The largest importers of Russian fossil fuels in the past two months are: Germany (€ 9.1 billion), Italy (€ 6.9 billion), China (€ 6.7 billion), the Netherlands (€ 5.9 billion), Türkiye (€ 4.1 billion), and France (€ 3.8 billion).
CREA analysts note that despite the sanctions, coal supplies from Russia increased by 20% and liquefied natural gas (LNG) by 50%. Gas purchases by the European Union through pipelines increased by 10%. On the other hand, in the first three weeks of April, the total volume of oil supplies from Russia to foreign ports decreased by 20% compared to the pre-war period (January-February).
“We see that the ‘green transition’ of the EU is too slow. Not enough has been done yet, as these strategic intentions aren’t affecting Russia’s revenues from fossil fuel exports in the short term. And this is important to stop the killing of innocent Ukrainians and prevent the spread of hostilities to other countries today,” said Kostiantyn Krynytskyi, the head of the energy department of the NGO “Ecodia”.
The analysis shows that Russia is redirecting cargoes that are not accepted by European buyers. There is a clear increase in oil supplies to India, Egypt, and other “unusual” destinations for Russian exports. However, supplies to new destinations are not enough, according to analysts, to offset the decline in exports to Europe.
“In order to stop the war in Ukraine, it is necessary to end the dependence on fossil fuels in the world. That is why we support the initiative to establish a Fossil Fuel Non-Proliferation Treaty at the UN level, which should ensure an orderly transition from fossil fuels to clean renewable energy sources, joining the calls of 101 Nobel laureates and more than 2,750 scientists from around the world. We do not have time to wait for the sake of lives of Ukrainians and the lives of the entire planet, which is suffering from the effects of global warming caused by the use of fossil fuels,” said Oleh Savytskyi, a member of the board of the NGO “Ecodia”.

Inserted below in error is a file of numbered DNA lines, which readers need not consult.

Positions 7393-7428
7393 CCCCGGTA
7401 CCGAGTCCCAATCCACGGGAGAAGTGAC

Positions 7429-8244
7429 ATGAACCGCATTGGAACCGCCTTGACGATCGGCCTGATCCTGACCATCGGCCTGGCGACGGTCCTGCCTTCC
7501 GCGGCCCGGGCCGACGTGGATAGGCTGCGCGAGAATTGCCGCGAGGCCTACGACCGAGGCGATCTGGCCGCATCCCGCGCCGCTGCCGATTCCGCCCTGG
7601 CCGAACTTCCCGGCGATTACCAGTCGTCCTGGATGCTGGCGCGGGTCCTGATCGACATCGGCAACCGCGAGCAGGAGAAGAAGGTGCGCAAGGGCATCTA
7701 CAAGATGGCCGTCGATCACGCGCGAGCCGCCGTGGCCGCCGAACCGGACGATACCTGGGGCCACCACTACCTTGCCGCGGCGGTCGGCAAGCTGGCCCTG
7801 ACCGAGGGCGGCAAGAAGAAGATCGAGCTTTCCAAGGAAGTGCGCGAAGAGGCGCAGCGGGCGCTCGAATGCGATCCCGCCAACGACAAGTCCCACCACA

A quarter of Russia’s fossil fuel shipments arrived in just six EU ports.
The largest ports receiving fossil fuels from Russia are Rotterdam (estimated value of shipments €1,500 mln) and Maasvlakte ( €1,200 mln) in the Netherlands, followed by Trieste (€1,000 mln) in Italy, Gdansk in Poland, and Zeebrugge and Antwerpen in Belgium. Stopping shipments to these ports alone would have eliminated 23% of seaborne demand.
“The EU pays about a billion euros a day for Russian energy. Germany is one of their largest consumers and is therefore a major sponsor of the war machine in Ukraine. Ukrainian climate activists have written an open letter to the German Bundestag demanding full and immediate embargo on Russian gas and oil to end the war in Ukraine. We expect unanimity on this issue as soon as possible, despite the work of Russian lobbyists, who are working every day to preserve existing markets and expand their bloody fuel supplies, which holds the entire world hostage,” said Svitlana Romanko, coordinator of the Stand With Ukraine campaign.
There is still a significant demand for Russian hydrocarbons from private businesses. Analysts have found supplies to facilities or vessels associated with oil companies: Exxon Mobil, Shell, Total, Repsol, BP, Lukoil, Neste and Orlen and Trafigura; power utilities RWE, KEPCO, Taipower, Tohoku Electric Power, Chubu Electric Power, TEPCO, Kyushu Electric Power; and industrial companies Nippon Steel, POSCO, Formosa Petrochemical Corporation, Mitsubishi, Hyundai Steel, Sumitomo and JFE Steel.
Representatives of the UN Global Compact in Ukraine note that large oil companies, energy suppliers and industrial enterprises with significant environmental obligations must voluntarily impose an embargo on Russian hydrocarbons in order to meet the ESG (Environmental, Social, and Corporate Governance) objectives.
“The math of war is simple – more than a quarter of Russia’s federal budget is used for military programs and finances the war in Ukraine. At the same time, a third of the federal budget revenue is hydrocarbon exports. Businesses have more leverage to reorient than governments. Undoubtedly, Russia’s actions are qualified by the world community as war crimes. Therefore, cooperation with Russia will directly affect the company’s reputation, market value, and compliance with the Sustainable development goals,” said Olha Yevstihnieieva, Coordinator of environmental programs, Global Compact Network Ukraine.
The Center for Energy and Clean Air Research (CREA) encourages all governments and corporate buyers of Russian fossil fuels to take decisive action, including introducing special tariffs on Russian fuels.
“We advise to stop supplying Russian fuel to third parties, set tariffs on imports from Russia, which will encourage buyers, if possible, not to buy in Russia and limit the price paid to Russian suppliers on spot markets, and develop a plan to replace Russian fossil renewable fuels, energy efficiency, and energy-saving measures,” said Lauri Myllyvirta, a leading analyst at the Center for Energy and Clean Air Research (CREA).
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